Study of novel investigational IL-17 receptor antibody meets all primary and secondary endpoints.
Amgen and AstraZeneca recently announced that the Phase 3 AMAGINE-1TM study evaluating brodalumab in patients with moderate-to-severe plaque psoriasis met all primary and secondary endpoints for both evaluated doses. Brodalumab is the only investigational treatment in development that binds to the interleukin-17 (IL-17) receptor and inhibits inflammatory signaling by blocking the binding of several IL-17 ligands to the receptor. Primary endpoints were patients achieving at least a 75 percent improvement from baseline in disease severity at week 12, as measured by the Psoriasis Area Severity Index (PASI 75), and patients achieving clear or almost clear skin at week 12 according to the static Physician Global Assessment (sPGA 0 or 1).
A significantly higher proportion of patients treated with brodalumab achieved a PASI 75 response (primary endpoint), as well as PASI 90 and PASI 100 responses at week 12 (secondary endpoints) compared to placebo. Results showed that 83.3 percent of patients in the 210 mg group and 60.3 percent of patients in the 140 mg group achieved PASI 75 responses compared to placebo (2.7 percent). Results also showed that 70.3 percent of patients in the 210 mg group and 42.5 percent of patients in the 140 mg group achieved PASI 90 responses compared to placebo (0.9 percent). Further, 41.9 percent of patients in the 210 mg group and 23.3 percent of patients in the 140 mg group achieved PASI 100 responses compared to placebo (0.5 percent). Of the 661 patients enrolled in this study, 46 percent reported prior biologic use and 28.7 percent weighed more than 100 kilograms (kg) at baseline (mean weight for the study population was 90.8 kg).
A PASI score is a measure of psoriatic plaque redness, scaling and thickness and the extent of involvement in each region of the body. Treatment efficacy is often measured by the reduction of PASI from baseline (i.e., a 75 percent reduction is known as PASI 75, a 90 percent reduction is known as PASI 90 and PASI 100 is total clearance of skin disease).
The most common adverse events that occurred during the placebo-controlled period in the brodalumab group (more than 5 percent of participants) were nasopharyngitis, upper respiratory tract infection and headache. Serious adverse events occurred in 1.8 percent of patients in the 210 mg group and 2.7 percent of patients in the 140 mg group compared to 1.4 percent for placebo during the placebo-controlled period.
"Data from the AMAGINE-1 study suggest that brodalumab may offer a new level of efficacy for patients with moderate-to-severe plaque psoriasis, a disease that affects more than 100 million people globally," said Sean E. Harper, M.D., executive vice president of Research and Development at Amgen. "This is the first read-out from our Phase 3 psoriasis clinical program and we look forward to obtaining additional Phase 3 data from our two head-to-head studies versus ustekinumab later this year."
Psoriasis is a non-contagious chronic disease in which the immune system causes skin cells to grow at an accelerated rate. Instead of being shed, skin cells pile up, causing painful and itchy, red, scaly patches.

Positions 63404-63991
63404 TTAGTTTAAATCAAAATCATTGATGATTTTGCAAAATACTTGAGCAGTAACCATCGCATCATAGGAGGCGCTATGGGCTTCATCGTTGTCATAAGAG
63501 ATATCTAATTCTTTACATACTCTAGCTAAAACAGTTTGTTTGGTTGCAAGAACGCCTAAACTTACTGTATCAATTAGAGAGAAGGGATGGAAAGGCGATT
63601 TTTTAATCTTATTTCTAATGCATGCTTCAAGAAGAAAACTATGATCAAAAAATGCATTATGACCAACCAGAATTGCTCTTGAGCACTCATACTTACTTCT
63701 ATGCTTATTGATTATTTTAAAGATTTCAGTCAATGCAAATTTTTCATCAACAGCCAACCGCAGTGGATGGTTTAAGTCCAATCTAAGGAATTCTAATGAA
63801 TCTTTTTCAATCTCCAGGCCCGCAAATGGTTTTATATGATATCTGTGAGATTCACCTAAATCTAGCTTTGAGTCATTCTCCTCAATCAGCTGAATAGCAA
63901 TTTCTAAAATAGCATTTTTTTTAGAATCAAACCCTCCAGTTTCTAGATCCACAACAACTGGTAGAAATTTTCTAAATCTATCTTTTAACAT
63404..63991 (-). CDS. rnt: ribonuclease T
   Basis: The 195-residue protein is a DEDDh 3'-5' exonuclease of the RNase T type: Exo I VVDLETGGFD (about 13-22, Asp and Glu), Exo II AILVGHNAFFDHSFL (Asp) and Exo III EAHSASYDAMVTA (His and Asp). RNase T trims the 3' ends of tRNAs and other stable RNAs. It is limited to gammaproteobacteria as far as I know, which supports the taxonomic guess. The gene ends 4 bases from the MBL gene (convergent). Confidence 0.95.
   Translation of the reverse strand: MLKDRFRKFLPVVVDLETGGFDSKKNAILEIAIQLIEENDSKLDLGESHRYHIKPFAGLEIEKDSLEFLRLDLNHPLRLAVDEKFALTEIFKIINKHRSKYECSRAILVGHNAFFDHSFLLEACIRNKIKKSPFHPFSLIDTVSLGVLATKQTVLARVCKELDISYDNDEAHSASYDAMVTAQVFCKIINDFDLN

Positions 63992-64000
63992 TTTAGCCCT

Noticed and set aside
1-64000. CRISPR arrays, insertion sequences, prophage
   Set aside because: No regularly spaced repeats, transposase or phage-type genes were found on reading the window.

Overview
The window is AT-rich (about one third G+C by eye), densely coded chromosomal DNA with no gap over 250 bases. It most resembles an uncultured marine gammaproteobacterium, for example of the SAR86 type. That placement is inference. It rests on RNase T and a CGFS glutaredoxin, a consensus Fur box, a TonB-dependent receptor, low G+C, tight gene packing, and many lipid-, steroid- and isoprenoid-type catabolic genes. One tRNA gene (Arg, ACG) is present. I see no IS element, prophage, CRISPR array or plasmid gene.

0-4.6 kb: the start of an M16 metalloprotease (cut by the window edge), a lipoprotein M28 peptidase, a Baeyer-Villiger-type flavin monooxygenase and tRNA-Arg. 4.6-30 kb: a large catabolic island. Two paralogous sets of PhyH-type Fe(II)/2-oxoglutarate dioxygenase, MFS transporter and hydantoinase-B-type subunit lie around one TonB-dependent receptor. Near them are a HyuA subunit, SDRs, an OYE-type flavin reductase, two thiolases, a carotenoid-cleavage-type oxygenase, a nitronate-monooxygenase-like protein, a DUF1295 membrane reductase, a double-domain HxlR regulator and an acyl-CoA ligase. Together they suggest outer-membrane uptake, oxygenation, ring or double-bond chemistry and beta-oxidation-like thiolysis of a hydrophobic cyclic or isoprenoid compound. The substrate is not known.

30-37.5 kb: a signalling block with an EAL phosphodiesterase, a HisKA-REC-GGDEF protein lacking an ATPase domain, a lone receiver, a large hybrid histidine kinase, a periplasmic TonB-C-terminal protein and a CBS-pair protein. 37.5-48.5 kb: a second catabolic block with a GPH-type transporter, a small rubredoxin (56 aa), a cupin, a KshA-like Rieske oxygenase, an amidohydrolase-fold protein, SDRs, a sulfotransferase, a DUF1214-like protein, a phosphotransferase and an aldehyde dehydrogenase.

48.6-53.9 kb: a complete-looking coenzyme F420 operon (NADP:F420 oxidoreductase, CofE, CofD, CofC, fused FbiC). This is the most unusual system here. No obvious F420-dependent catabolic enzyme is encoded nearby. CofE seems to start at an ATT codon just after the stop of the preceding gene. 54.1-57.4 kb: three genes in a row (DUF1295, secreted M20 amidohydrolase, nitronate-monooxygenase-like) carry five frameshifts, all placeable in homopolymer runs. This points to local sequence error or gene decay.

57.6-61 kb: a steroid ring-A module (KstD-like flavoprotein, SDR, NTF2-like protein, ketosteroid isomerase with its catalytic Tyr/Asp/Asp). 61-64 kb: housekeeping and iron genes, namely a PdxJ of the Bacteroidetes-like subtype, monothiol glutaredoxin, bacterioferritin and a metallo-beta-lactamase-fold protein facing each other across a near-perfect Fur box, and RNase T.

"Moderate-to-severe plaque psoriasis is a serious disease, and despite available treatments, there is still a significant need for more effective therapies," said Briggs W. Morrison, M.D., executive vice president of Global Medicines Development at AstraZeneca. "We are encouraged by brodalumab's emerging profile and look forward to presenting the full data in the appropriate scientific forum."
AMAGINE-1 is one of three Phase 3 studies designed to assess the efficacy and safety of brodalumab in patients with moderate-to-severe plaque psoriasis. AMAGINE-2 and AMAGINE-3 are designed to evaluate the efficacy and safety of induction and maintenance regimens of brodalumab at different dose schedules in patients with moderate-to-severe plaque psoriasis compared to ustekinumab and placebo.
AMAGINE-1 Study Design
AMAGINE-1 assessed the safety and efficacy of brodalumab given every two weeks via subcutaneous injection at two doses (140 mg or 210 mg) compared to placebo in patients with moderate-to-severe plaque psoriasis. Another purpose of the study was to assess safety and efficacy when patients treated with brodalumab, who responded to treatment, began receiving placebo compared to the patients who continued receiving brodalumab.
The Phase 3 study began with a 12-week, double-blind, placebo-controlled induction phase. During this phase, patients were randomized in a 1:1:1 ratio to receive 210 mg of brodalumab, 140 mg of brodalumab or placebo every two weeks.
At week 12, patients originally randomized to receive treatment with brodalumab who achieved clear or almost clear skin according to their sPGA (0 or 1) were rerandomized 1:1 to receive placebo or continued treatment with brodalumab at the current dose. Rerandomized patients losing disease control were treated with their original brodalumab dose. All patients originally randomized to placebo and any patient not qualifying for rerandomization (sPGA > 1) received 210 mg of brodalumab every two weeks.
sPGA is a physician's rating of psoriasis severity at a given point in time based on plaque, scaling and redness. A physician can rate a patient's psoriasis as clear (0), almost clear (1), mild (2), moderate (3), severe (4) or very severe (5).
Source: Amgen Inc.